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Background Summary: Gender in International Judicial Systems

Background Summary: Gender in International Judicial Systems

This article is not written as a comprehensive summary of gender and international law but a short overview of recent developments linked to the international law, the International Criminal Court (ICC) and the Extraordinary Chambers in the Courts of Cambodia (ECCC). The article discusses cases related to Côte d'Ivoire, Kenya, Democratic Republic of Congo (DRC), among others.

Today, ten years after the creation of the Rome Treaty-governed International Criminal Court (ICC), we continue to witness significant developments in the international prosecution of gender-based crimes, in domestic courts as well as in ad hoc and hybrid tribunals. However, access to justice remains elusive for women in many conflict situations, with gender crimes remaining particularly vulnerable to both omission from filings and ultimate failure to reach trial phase - a finding that was articulated in December, with the release of the ICC's 2011 Gender Report Card.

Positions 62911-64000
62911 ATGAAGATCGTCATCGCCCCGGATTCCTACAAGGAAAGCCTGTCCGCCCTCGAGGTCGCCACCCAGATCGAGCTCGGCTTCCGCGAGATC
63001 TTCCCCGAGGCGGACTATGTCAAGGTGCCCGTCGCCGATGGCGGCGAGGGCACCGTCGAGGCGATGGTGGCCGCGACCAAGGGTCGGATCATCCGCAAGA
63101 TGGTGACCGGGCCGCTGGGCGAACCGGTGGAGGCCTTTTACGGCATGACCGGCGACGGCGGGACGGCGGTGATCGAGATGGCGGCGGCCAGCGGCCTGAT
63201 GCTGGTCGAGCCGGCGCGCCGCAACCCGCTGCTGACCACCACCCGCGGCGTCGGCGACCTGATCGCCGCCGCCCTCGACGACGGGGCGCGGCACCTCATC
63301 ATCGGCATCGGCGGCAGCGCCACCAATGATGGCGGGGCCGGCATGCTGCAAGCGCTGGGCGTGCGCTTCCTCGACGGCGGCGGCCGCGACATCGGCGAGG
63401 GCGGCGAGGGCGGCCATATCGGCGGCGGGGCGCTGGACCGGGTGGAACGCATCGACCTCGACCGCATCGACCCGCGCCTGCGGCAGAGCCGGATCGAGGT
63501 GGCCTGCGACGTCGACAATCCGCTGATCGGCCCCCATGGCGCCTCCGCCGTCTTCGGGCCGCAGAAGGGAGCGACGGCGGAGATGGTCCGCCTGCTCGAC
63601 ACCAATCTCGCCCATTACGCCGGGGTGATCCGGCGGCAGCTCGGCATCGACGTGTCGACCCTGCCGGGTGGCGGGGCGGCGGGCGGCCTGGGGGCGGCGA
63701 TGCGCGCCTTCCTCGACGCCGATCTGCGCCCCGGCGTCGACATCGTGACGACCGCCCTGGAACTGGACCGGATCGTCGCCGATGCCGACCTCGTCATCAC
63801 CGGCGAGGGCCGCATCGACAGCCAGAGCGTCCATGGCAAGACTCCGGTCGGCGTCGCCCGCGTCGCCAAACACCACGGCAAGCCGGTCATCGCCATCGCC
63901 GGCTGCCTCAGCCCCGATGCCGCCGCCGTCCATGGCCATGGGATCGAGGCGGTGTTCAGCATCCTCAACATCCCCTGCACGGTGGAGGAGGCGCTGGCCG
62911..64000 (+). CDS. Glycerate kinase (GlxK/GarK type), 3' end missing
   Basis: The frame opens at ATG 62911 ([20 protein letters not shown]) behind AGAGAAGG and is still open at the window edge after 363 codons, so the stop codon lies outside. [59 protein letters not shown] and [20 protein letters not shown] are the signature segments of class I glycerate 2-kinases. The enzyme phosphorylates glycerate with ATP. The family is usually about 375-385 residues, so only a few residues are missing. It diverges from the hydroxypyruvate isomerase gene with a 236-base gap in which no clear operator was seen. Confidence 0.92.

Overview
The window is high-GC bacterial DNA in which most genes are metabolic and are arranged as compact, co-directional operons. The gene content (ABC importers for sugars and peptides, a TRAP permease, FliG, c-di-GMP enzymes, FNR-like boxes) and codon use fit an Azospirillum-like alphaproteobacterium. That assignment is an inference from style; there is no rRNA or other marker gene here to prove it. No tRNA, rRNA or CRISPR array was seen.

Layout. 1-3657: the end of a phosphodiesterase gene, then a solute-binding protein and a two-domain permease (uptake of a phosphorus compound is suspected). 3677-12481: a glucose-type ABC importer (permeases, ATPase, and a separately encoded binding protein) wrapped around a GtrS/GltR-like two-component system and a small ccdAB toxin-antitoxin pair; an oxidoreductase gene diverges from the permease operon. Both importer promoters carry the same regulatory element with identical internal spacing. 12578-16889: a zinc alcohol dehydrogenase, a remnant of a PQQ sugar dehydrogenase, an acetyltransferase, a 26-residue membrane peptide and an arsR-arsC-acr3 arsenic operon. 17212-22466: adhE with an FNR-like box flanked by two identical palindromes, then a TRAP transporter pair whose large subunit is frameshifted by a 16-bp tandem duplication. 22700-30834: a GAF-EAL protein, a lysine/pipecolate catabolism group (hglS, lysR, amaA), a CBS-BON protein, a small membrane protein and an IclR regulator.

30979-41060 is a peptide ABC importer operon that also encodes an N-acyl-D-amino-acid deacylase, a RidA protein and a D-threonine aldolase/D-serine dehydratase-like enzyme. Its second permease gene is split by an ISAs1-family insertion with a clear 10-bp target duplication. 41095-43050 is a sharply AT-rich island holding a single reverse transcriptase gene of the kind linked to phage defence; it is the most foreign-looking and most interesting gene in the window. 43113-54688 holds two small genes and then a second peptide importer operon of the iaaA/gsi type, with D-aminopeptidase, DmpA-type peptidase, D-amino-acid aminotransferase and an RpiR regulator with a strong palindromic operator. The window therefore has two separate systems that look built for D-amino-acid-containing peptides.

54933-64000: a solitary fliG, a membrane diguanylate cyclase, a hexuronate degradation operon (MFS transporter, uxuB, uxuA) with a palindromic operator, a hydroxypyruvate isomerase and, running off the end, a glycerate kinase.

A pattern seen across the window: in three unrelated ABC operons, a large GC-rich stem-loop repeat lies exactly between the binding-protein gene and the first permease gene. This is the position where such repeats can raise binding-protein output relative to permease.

The PeaceWomen Project looks to the appointment of Ms. Fatou Bensouda, the first female chief prosecutor of the International Criminal Court, as an opportunity for the ICC to further the women, peace and security agenda through better practices for including survivors of gender crimes and preserving their testimonies and related evidence.

Please see here for an expanded explanation of the developments and gaps in international justice for crimes commited against humaninty, incluidng rape.

Suggested Resources:

  • Rape and sexual violence - Human Rights Law and standards in the International Criminal Court, Amnesty International

Grace Jennings-Edquist (PeaceWomen intern)